PAXsims

Conflict simulation, peacebuilding, and development

simulations miscellany, 26 March 2012

PAXsims may be a bit quiet for the next week or two, since Gary is off on mission for a couple of weeks doing something fragile-and-conflict-affected-states related, while I will be hidden in my secret jungle hideout* masterminding a civil war** in a distant land.***

In the meantime, we leave you with a few pieces of recent simulation-related news:

* * *

Over at Kotaku, Michael “that man is everywhere writing about simulations” Peck offers his thoughts about the pleasure of huge wargames. It certainly brought back happy memories teen years spent playing Next War (SPI, 1978—with 2400 counters) or War in Europe (SPI, 1976—with 3600 counters).

* * *

NATO will be holding a  workshop on Commercial Technologies and Games for Use in NATO in Genoa on 16-18 April 2012.

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The Journal of Defense Modeling and Simulation (March 2012) has an article by David Chris Arney and Kristin Arney on “Modeling insurgency, counter-insurgency, and coalition strategies and operations.” I’m unclear, however, where the underlying COIN model derives from—it seems to be built on a series of hypothesized relationships that may or may not derive from the social science literature on insurgency (very little of which is cited in the article or the prior work upon which the article is based), but in most cases seem to have been built into the model because they sound about right.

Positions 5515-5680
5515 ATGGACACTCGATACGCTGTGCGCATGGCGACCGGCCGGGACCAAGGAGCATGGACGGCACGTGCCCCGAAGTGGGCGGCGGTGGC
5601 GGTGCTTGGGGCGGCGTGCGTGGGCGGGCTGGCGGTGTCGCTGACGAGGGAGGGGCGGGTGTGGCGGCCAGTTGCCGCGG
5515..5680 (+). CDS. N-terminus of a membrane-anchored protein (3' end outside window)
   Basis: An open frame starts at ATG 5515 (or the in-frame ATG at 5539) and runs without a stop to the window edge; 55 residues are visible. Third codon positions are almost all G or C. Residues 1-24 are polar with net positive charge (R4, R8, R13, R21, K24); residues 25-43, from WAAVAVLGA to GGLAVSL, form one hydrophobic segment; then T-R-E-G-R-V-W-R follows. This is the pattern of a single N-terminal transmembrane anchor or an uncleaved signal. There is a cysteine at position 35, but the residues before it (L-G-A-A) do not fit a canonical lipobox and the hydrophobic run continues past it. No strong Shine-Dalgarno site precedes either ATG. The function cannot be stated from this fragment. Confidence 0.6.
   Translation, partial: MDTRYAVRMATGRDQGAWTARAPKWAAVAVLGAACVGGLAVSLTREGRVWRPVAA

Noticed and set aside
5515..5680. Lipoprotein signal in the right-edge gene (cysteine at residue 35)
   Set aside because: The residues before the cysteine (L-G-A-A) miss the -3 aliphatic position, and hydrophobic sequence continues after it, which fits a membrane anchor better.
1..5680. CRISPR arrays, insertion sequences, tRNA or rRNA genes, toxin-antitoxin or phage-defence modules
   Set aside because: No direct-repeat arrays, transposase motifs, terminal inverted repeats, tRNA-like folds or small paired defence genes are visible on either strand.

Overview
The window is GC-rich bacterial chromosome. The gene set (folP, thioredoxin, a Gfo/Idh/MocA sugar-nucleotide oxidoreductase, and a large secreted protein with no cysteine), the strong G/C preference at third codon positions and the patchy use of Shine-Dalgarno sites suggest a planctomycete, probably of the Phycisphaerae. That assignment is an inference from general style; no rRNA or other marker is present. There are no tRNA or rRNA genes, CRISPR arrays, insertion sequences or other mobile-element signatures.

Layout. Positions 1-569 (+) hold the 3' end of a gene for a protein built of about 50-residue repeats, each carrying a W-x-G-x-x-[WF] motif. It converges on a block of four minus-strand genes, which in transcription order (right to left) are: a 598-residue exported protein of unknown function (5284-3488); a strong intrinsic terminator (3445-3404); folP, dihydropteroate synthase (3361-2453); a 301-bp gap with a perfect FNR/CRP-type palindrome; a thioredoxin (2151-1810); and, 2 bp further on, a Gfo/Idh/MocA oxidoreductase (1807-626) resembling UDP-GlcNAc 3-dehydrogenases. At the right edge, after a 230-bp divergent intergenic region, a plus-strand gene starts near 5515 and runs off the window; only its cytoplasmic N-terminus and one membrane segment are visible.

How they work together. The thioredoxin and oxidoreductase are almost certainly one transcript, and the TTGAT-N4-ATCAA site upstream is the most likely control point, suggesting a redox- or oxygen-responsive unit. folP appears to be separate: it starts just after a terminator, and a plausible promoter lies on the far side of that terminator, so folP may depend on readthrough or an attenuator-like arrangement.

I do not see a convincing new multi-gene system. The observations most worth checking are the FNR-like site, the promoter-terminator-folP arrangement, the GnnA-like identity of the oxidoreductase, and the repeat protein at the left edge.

* * *

World Politics Review (12 March 2012) had an article by Thomas Barnett on “The New Rules: In Gaming the Future, Don’t Bet Against the Millennial Generation” in which he argues that the current generation of digital game-playing youth will have a substantive advantage in future problem-solving because of their videogame experiences:

We’re not just talking about rewiring the brain here, a serious enough scientific matter in itself, but rather the Millennial generation’s mental expectation of being able to re-engineer solutions from the inside out. Critics often rightfully accuse today’s political leaders’ tendency to keep trying the same sad solutions over and over again, despite their track record of consistent failures. Clearly, the Millennials will not suffer that decision-making deficiency. Raised on videogames, they have no problem trying 47 possible approaches before finding the solution. They don’t consider that path failure, but a rather enjoyable search — a “game,” if you will.

As someone who teaches 18-20 somethings, I am constantly impressed by the skills and dedication of the latest generation, and more than a little annoyed when they are denigrated. However, by the same token, I’m not at all convinced that there is somehow a massive videogame-inspired generational shift that marks a new era of inventive problem solving. Beware the gaming hype…

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The peaceconferencing simulation played at The Bishop’s School in La Jolla, California (using the Open Simulation Platform first developed by USIP, and further developed by Skip Cole and Sea Change Simulations) is currently featured on the US Department of Education’s Open Innovation Portal.

* * *

 

* More accurately, my basement.

** Well, a simulated civil war.

*** Brynania.

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